Contributed by Michelle Hassler
When discussing options for family caregivers, spouses and adult children often come to mind. However, the stresses of caregiving extend beyond more traditional caregivers. In fact, many children take on the responsibility of caregiving in the home with statistics that are staggering. Currently, well over a million children in the U.S. meet the criteria of being a caregiver. According to a study from the American Academy of Pediatrics, “1.3 million children spend their time caring for a family member who suffers from a physical or mental illness or substance abuse.” The study also concludes that “on average, children caregivers spend about 2.5 hours per weekday and 4 hours on weekend days caring for their loved ones.” When you think about it, that is a lot of time – especially for a child or teenager.
As caregivers, kids help in many different ways and often provide support for a loved one on both a physical and emotional level. A report on young caregiving by the National Alliance for Caregiving defines a child caregiver as “anyone aged 8 to 18 living in the household who provides unpaid help or care to any person who has an ongoing health problem or chronic illness, or who is elderly, frail, disabled, or mentally ill.” A young caregiver may help with at least one of the following tasks: completing household chores, preparing meals, dressing, feeding, administering medications, talking to health professionals, providing company, giving emotional support, shopping, completing paperwork, paying bills, arranging services, moving around the house or community, bathing, or using the bathroom. As a child, providing needed care can be an overwhelming and even scary burden to bear. Below are some ways you can help young caregivers who may need assistance to improve their own quality of life.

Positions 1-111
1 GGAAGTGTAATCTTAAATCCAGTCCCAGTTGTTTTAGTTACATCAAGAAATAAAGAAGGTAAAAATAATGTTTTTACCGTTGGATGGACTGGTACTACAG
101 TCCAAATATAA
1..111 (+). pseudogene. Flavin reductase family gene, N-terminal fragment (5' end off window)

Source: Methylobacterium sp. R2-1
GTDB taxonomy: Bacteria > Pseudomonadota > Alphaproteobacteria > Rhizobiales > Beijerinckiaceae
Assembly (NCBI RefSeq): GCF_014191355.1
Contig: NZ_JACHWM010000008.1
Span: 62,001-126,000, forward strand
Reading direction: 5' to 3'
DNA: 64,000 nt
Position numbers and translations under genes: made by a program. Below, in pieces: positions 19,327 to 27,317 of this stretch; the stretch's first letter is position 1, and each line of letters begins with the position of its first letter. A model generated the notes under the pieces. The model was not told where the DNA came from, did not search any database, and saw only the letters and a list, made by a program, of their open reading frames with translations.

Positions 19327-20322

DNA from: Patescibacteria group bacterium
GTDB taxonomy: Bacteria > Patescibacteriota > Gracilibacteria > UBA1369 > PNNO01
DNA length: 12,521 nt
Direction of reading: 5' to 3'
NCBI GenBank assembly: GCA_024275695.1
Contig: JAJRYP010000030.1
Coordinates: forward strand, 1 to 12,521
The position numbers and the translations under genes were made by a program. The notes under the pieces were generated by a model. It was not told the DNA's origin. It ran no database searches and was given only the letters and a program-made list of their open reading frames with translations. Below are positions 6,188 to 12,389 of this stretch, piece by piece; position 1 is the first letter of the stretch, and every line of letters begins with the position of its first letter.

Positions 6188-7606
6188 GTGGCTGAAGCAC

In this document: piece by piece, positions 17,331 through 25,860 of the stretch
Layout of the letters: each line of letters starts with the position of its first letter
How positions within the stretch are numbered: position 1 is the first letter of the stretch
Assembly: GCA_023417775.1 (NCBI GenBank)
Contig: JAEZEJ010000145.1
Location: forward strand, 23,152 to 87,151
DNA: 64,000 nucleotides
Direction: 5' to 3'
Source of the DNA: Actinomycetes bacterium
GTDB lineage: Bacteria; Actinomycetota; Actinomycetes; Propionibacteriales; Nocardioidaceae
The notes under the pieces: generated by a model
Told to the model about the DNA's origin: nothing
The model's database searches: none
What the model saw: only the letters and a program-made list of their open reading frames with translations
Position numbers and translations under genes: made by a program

Open the Conversation
Because of the great responsibilities and stresses involved with caregiving, young caregivers often struggle. They may be exhausted, overwhelmed and feel as though they have nowhere to turn. Unfortunately, many young caregivers are not receiving support because schools, community groups, and even extended family and friends are unaware of the situation. Parents may be embarrassed about disclosing medical issues or fear that children could possibly be removed from the home due to specific circumstances. Opening a conversation by casually asking if they need help, if they’ve been overwhelmed at home or are in need of a break might help them to open up about their struggles and needs. Be sure to approach the situation from a positive angle. Express admiration for their dedication and show that you care about their wellbeing and the wellbeing of their loved one. If they open up, you will be better at assessing what type of help they need.
Extend an Invitation